May the Lord be with us all and may He continue to bless us all in everything we do, and guide us to His everlasting glory. Amen.

Wednesday, 20 June 2018 : 11th Week of Ordinary Time (Gospel Reading)

Liturgical Colour : Green

Matthew 6 : 1-6, 16-18

At that time, Jesus said to His disciples, “Be careful not to make a show of your righteousness before people. If you do so, you do not gain anything from your Father in heaven. When you give something to the poor, do not have it trumpeted before you, as do those who want to be seen in the synagogues and in the streets, in order to be praised by the people. I assure you, they have already been paid in full.”

“If you give something to the poor, do not let your left hand know what your right hand is doing, so that your gift remains really secret. Your Father, Who sees what is kept secret, will reward you. When you pray, do not be like those who want to be seen. They love to stand and pray in the synagogues or on street corners to be seen by everyone. I assure you, they have already been paid in full.”

“When you pray, go into your room, close the door, and pray to your Father Who is with you in secret; and your Father Who sees what is kept secret will reward you. When you fast, do not put on a miserable face as do the hypocrites. They put on a gloomy face, so that people can see they are fasting. I tell you this : they have already been paid in full.”

“When you fast, wash your face and make yourself look cheerful, because you are not fasting for appearances or for people, but for your Father Who sees beyond appearances. And your Father, Who sees what is kept secret, will reward you.”

Wednesday, 20 June 2018 : 11th Week of Ordinary Time (Psalm)

Liturgical Colour : Green

Psalm 30 : 20, 21, 24

How great is the goodness which You have stored for those who fear You, which You show, for all to see, in those who take refuge in You!

In the shelter of Your presence You hide them from human wiles; You keep them in Your dwelling, safe from the intrigues of wagging tongues.

Love the Lord, all you His saints! The Lord preserves His faithful, but He fully requites the arrogant.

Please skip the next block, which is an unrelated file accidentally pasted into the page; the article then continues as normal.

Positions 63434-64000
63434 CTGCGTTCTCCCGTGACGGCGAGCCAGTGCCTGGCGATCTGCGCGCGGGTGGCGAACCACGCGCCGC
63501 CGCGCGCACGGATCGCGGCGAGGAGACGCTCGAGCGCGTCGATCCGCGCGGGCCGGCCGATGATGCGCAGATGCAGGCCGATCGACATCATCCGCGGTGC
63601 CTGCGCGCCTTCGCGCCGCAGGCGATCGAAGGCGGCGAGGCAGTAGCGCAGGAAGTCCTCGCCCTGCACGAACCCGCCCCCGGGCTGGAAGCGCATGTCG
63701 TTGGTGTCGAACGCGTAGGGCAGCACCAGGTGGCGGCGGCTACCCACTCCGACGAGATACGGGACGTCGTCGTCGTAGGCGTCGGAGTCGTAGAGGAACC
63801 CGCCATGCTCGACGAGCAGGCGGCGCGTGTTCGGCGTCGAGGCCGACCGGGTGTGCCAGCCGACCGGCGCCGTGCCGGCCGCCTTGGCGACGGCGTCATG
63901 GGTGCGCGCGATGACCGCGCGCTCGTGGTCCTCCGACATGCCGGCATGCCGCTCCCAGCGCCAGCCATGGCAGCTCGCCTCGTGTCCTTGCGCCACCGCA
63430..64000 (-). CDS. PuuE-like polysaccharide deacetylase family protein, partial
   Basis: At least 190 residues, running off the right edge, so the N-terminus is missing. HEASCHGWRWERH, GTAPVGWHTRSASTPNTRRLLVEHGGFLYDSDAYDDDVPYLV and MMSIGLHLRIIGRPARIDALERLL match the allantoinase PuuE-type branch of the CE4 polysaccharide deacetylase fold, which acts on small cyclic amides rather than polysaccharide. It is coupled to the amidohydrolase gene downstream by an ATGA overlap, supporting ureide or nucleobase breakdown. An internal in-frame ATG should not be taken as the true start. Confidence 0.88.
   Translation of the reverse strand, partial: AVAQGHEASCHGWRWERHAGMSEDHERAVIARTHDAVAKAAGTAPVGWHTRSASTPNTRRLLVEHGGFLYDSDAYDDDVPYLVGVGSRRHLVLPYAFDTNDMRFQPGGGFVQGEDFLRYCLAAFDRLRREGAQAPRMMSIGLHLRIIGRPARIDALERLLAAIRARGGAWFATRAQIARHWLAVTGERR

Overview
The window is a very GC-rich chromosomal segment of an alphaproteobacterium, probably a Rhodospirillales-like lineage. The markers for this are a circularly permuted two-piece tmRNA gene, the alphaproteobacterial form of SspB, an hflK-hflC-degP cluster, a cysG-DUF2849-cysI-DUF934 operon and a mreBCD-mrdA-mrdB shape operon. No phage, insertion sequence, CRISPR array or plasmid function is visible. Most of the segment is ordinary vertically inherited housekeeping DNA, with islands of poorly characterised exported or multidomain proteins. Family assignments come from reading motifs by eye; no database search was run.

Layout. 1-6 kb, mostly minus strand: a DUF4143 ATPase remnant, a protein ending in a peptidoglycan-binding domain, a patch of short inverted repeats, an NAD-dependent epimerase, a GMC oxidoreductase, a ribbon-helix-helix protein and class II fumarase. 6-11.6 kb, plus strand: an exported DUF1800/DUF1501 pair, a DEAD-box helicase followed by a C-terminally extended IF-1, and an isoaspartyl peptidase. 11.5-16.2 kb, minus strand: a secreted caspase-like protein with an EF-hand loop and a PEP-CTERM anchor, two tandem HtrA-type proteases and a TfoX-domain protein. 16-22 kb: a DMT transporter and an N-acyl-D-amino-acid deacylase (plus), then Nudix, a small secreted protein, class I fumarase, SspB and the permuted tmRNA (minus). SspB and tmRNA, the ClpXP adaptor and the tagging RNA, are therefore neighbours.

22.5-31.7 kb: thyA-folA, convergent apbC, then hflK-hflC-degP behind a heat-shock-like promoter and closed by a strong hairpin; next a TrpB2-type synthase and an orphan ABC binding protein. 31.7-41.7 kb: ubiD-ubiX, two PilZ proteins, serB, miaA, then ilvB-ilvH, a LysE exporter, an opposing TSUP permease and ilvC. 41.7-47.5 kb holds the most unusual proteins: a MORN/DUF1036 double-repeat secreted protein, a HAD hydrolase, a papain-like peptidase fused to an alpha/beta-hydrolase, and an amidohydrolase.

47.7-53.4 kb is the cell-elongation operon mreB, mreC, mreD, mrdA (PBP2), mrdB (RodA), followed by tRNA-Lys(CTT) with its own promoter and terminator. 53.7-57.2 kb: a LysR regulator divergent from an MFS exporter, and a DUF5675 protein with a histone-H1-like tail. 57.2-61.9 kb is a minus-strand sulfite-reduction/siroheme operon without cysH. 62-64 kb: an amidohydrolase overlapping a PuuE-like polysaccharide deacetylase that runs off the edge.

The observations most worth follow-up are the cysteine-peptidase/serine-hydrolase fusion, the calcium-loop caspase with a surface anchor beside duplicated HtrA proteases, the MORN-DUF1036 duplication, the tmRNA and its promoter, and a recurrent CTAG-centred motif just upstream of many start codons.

Wednesday, 20 June 2018 : 11th Week of Ordinary Time (First Reading)

Liturgical Colour : Green

2 Kings 2 : 1, 6-14

YHVH took Elijah up to heaven in a whirlwind. It happened this way : Elijah and Elisha had left Gilgal, and Elijah said to Elisha, “Stay here, I beg you, for YHVH is only sending me to the Jordan.” But Elisha answered, “I swear by YHVH and by your life that I will never leave you.” And as they went on their way, fifty fellow prophets of Jericho followed them at a certain distance.

When Elijah and Elisha stood by the Jordan, Elijah took his mantle, rolled it, and struck the water with it. The water parted to both sides and they crossed over on dry ground. After they had crossed, Elijah said to Elisha, “What shall I do for you before I am taken away from you? Ask me.”

Elisha said, “May I receive a double portion of your spirit.” Elijah answered, “Your request is most difficult. Yet if you see me while I am being taken from you, then you shall have it. But if not, you shall not have it.”

As they were talking on the way, a chariot of fire with horses of fire stood between them, and Elijah was taken up to heaven in a whirlwind. Elisha saw him and cried out, “Father, my father, chariots of Israel and its horsemen!” When Elisha lost sight of him, he took hold of his own clothes and tore them. He then picked up the mantle which had fallen from Elijah and returned to the banks of the Jordan.

He took the cloak that had fallen off Elijah, hit the water with it, and asked, “Where is the YHVH, the God of Elijah?” When he hit the water again, it divided and Elisha crossed over.